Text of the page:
Sam Timmins has flown under the radar for a long time on the New Zealand basketball scene. Indeed it often takes the rest of the country a while to pick up on talent in the nation's south. Think Ben Smith, think Richie McCaw, think Brendon McCullum. Even after gaining national recognition, though, it is then just as hard to become noticed internationally.
It certainly seems to have been the case for this talented basketball prospect from Otago. Despite having been a regular feature in national age group and three-on-three teams in recent years, he has never had quite the same profile as his counterparts up north.
Listed as 6' 10", the 17-year-old centre has begun to separate himself in possibly the most talented high school class New Zealand has ever produced.
After battling a back injury that saw him miss the entire 2014 NBL season, he returned late in the year to lead Otago Boys' High School to the National Schools Championship. Timmins was named tournament MVP and joined teammates Joe Cook-Green and Liam Aston on the Tournament Team.
His performances in the final two games were outstanding. In the semifinal he matched a heavily favoured Rangitoto HS front line that contains Yuat Alok and Tai Wynyard; the same Tai Wynyard who signed with Kentucky earlier this year.
It was no surprise to the basketball community in New Zealand's south, many of whom have believed this current crop of youngsters was just as good as what was being produced up north.
He is not the physically dominant athlete you see in the likes of Wynyard and Steven Adams. You would not call him weak, as he rarely gets pushed around in the post, but it is not the defining feature of his game like so many New Zealand big men.
Instead it is his intelligence and skill level that impress.
In the post he has all the moves. Possessing nice touch to finish with either hand, his elegant footwork makes him a tough opponent to stop. Undoubtedly the most attractive feature of his game is his smooth step-through, while his spin moves to either side and ability to face up give him versatility. He even has a handy mid-range game.
His footwork is not limited to the offensive end, however, making use of it to shut down his opponent on defence, meaning players struggle to get off good shots against him. If that fails, he is a handy rim protector too.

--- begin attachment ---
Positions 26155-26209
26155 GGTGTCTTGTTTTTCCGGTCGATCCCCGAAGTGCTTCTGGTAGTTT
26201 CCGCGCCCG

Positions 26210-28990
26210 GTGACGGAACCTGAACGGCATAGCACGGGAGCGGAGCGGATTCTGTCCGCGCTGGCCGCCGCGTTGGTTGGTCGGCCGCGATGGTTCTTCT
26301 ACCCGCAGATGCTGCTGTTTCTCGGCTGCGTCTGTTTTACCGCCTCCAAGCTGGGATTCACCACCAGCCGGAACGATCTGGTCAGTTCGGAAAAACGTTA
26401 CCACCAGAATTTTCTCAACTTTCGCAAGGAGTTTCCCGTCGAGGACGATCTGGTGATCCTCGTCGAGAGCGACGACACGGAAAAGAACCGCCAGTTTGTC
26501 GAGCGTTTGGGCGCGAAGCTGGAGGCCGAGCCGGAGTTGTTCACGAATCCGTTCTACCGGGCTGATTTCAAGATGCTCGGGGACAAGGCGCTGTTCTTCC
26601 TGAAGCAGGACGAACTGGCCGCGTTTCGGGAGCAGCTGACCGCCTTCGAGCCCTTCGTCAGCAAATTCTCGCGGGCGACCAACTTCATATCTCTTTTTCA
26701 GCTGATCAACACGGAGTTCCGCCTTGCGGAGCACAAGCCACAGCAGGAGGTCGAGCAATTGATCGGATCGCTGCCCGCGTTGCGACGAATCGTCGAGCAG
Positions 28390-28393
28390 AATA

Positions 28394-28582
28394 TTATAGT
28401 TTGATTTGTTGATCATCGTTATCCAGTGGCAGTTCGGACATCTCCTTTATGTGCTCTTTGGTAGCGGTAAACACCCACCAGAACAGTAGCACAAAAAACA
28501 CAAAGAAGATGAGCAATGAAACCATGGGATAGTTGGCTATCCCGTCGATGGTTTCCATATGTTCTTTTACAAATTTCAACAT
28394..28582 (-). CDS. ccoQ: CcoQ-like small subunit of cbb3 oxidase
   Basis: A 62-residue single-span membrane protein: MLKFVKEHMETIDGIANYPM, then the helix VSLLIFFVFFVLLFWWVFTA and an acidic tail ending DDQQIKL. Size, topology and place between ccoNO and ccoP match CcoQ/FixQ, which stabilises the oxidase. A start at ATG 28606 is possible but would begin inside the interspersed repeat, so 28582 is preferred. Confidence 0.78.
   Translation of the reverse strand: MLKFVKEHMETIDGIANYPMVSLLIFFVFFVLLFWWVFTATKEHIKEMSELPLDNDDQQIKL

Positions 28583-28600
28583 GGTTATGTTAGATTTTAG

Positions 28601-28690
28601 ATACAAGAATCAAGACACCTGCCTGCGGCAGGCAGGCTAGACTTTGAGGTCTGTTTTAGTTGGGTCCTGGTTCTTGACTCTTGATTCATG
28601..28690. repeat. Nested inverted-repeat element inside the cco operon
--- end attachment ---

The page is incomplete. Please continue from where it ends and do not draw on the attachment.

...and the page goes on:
On the boards he is strong on both ends, often nabbing easy points by cleaning the offensive glass and putting the ball back in, a skill that means his guards can shoot more confidently.
He runs well in transition, virtually a prerequisite in Otago teams of the past three years, complementing the fast, high-intensity guards he has played with.
There is a lot to like about his game, and after his performances upon coming back from injury last year, there are those who believe he has surpassed Wynyard as the best player in his class. That really is still up in the air, as both are exceptionally good players with bright futures.
At the tender age of 15, Timmins became the youngest Otago Nugget ever, surpassing the record set by former UNLV All-American point guard Mark Dickel. Indeed, it was alongside Dickel that Timmins has flourished, having returned to New Zealand in both playing and coaching capacities.
After financial difficulties forced the Nuggets to withdraw from the league this year, Dickel took up a coaching job at the neighbouring Canterbury Rams. He was followed by a number of Otago's top basketball prospects, Timmins being one.
On Friday night, he made his Rams debut, playing 20 minutes in his first NBL start, splitting minutes with former NBA power forward Mickell Gladness. Timmins made use of his time, putting up 20 points and grabbing nine rebounds, while shooting 9-of-12 from the field.
They are impressive numbers, going up against former Australian NBL forward Jeremiah Trueman. More to the point, few 17-year-old high school players could so successfully split minutes with someone who has played in the NBA in the past three years.
The sky is the limit for the centre. The scary thing is, he has potential to get so much better. Those of us who have seen his development over the past four years from a raw player with a big body to a genuinely skillful, intelligent player have seen just how impressive his ability to improve himself is.
Perhaps that comes from being in a sporting family. His father, Brendon Timmins, played 100 matches at provincial level for Otago and Southland between 1992 and 2002, while also being the first-choice lock for the Highlanders for many years and turning out for New Zealand A, the team one step below the All Blacks.
A legend on New Zealand's domestic rugby scene from an era full of great players who did not crack the nation's top team, Brendon's shadow is a big one for Sam to emerge from. But he seems to be doing it just fine, and in a few years time, it may not be a surprise to see Brendon referred to as Sam's father, rather than the other way around.
Only time will tell, though. He has another year of high school to go and looks to be set to play a large role on a Canterbury Rams team that will compete to win the NBL.
That there are many who do not even rate him as the No. 1 high school player in the country is more a sign of New Zealand's great strides in the sport over the past decade. Never have they had a class with such depth, with Matt Freeman, Joe Cook-Green, Shou Nisbet, Yuat Alok and Wynyard all as good as most New Zealanders to play Division I college basketball in the past decade.
Even John Calipari has taken notice. But if Wynyard is good enough to secure a scholarship from college basketball's best recruiting school, it begs the question where Timmins might end up.